Hair Proteins Could Be Used For Human Identification

Posted: Sep 8 2016, 11:05am CDT | by , in News | Latest Science News


Hair Proteins Could be Used for Human Identification
Glendon Parker, a biochemist with Lawrence Livermore National Laboratory's Forensic Science Center, examines a 250-year-old archaeological hair sample that has been analyzed for human identification using protein markers from the hair. Researchers from LLNL and a Utah startup company have developed the first-ever biological identification method that exploits the information encoded in proteins of human hair. Photo by Julie Russell/LLNL
  • Your Hair Proteins Can Identify You

Apparently, human identification is possible through protein found in hair.

Protein markers could be employed alongside with DNA profiling methods to identify individual human beings. The study was published on September 7, 2016 in the open-access journal PLOS ONE by Glendon Parker from Lawrence Livermore National Laboratory, USA, and colleagues.

DNA profiling is normally utilized in forensics and archaeology. That is because the DNA is different for each human being on earth.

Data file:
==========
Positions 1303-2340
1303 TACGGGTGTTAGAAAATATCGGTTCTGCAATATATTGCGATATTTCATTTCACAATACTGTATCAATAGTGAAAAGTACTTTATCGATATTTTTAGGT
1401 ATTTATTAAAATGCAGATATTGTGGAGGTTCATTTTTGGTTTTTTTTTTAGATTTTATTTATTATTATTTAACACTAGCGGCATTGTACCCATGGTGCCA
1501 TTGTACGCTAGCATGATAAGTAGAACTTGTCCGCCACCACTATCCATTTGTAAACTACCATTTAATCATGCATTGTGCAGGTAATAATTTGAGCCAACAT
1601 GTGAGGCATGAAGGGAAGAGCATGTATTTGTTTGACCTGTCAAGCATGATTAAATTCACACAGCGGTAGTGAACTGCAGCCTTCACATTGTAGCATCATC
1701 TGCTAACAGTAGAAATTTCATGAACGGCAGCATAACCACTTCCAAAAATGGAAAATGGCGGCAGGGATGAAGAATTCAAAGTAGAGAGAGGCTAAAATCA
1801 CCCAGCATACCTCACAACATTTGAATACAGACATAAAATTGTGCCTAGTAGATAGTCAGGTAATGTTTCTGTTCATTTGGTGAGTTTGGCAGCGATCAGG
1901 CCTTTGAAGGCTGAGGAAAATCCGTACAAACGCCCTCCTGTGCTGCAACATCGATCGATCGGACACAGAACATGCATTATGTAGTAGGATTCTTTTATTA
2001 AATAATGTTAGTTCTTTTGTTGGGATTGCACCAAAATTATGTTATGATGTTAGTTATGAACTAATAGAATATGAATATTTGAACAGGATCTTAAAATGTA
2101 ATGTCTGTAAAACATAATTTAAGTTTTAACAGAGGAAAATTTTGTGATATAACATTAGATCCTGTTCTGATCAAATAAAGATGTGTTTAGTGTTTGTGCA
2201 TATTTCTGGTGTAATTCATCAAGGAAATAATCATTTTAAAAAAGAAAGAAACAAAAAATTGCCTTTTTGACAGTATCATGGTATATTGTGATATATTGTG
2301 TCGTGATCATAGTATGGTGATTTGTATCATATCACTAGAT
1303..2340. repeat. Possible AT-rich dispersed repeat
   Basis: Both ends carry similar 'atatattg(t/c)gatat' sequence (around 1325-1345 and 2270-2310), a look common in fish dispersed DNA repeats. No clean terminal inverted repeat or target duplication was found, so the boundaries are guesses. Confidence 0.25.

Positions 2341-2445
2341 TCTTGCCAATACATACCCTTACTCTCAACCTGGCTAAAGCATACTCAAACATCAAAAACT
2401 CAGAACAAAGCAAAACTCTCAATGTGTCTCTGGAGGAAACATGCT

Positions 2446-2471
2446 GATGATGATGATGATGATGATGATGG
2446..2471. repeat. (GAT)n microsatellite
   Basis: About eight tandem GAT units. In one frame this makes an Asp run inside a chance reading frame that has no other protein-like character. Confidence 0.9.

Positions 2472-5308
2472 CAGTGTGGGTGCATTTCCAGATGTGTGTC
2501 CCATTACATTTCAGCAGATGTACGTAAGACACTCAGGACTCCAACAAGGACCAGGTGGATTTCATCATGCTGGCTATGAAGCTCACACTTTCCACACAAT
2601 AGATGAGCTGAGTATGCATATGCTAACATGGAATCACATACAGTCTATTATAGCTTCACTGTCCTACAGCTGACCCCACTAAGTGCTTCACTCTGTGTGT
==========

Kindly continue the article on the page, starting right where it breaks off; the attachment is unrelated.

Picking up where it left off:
Yet the milieu and chemical agents in it can destroy the DNA over time thereby reducing the utility of DNA. Protein is more stable than DNA though. Protein can have differences that mark each individual. 

The protein in human hair can serve as a marker for any individual. Scientists found out more about this aspect of identification. Archaeological samples from six human beings were examined by scientists.

These human beings were 250 years old. Thus while a lot of time had elapsed, their proteins were still extant and provided proof of their identification.

These human beings were analyzed and they were compared to people who were from European American and African descent. These individuals were living and were 76 in number.   

Over 185 hair protein markers were found among them. The uniqueness of these markers is such that an individual can be distinguished from a million others via this methodology.

A core consisting of 100 protein markers will be isolated from these samples. All that would thus be needed to identify an individual would be a single strand of hair.

Such a state of affairs would be marvelous. Thus the law could get tough on criminals through this finely honed method of examination of crime scenes. Also archaeologists could better fine tune their results from various ancient sites via this method. 

Like DNA profiling was a very revolutionary and exciting thing during its early days, this method too is just in its infancy. It still has a long way to go and may be honed to a razor blade in the future.

Then it will work with the proper efficacy suitable to forensics and archaeology. It will be a mover and shaker among scientific methods for identifying individuals.

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<a href="/latest_stories/all/all/20" rel="author">Sumayah Aamir</a>
Sumayah Aamir (Google+) has deep experience in analyzing the latest trends.




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